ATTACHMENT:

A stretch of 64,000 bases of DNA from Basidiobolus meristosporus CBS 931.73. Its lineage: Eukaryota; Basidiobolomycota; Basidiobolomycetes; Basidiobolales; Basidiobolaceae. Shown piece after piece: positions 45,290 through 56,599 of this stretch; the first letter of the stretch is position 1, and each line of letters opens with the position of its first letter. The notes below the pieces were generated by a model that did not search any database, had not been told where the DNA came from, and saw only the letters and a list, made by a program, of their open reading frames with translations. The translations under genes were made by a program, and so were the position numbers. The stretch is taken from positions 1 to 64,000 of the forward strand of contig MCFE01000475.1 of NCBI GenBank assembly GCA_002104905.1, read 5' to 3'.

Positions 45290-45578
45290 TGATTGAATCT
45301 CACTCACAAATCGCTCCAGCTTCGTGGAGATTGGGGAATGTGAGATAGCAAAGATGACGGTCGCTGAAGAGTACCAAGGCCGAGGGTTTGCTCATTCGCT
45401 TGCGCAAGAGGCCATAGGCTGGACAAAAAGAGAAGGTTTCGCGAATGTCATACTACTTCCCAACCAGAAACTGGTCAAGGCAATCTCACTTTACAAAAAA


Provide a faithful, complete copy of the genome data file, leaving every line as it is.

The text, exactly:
A stretch of 64,000 bases of DNA from Basidiobolus meristosporus CBS 931.73. Its lineage: Eukaryota; Basidiobolomycota; Basidiobolomycetes; Basidiobolales; Basidiobolaceae. Shown piece after piece: positions 45,290 through 56,599 of this stretch; the first letter of the stretch is position 1, and each line of letters opens with the position of its first letter. The notes below the pieces were generated by a model that did not search any database, had not been told where the DNA came from, and saw only the letters and a list, made by a program, of their open reading frames with translations. The translations under genes were made by a program, and so were the position numbers. The stretch is taken from positions 1 to 64,000 of the forward strand of contig MCFE01000475.1 of NCBI GenBank assembly GCA_002104905.1, read 5' to 3'.

Positions 45290-45578
45290 TGATTGAATCT
45301 CACTCACAAATCGCTCCAGCTTCGTGGAGATTGGGGAATGTGAGATAGCAAAGATGACGGTCGCTGAAGAGTACCAAGGCCGAGGGTTTGCTCATTCGCT
45401 TGCGCAAGAGGCCATAGGCTGGACAAAAAGAGAAGGTTTCGCGAATGTCATACTACTTCCCAACCAGAAACTGGTCAAGGCAATCTCACTTTACAAAAAA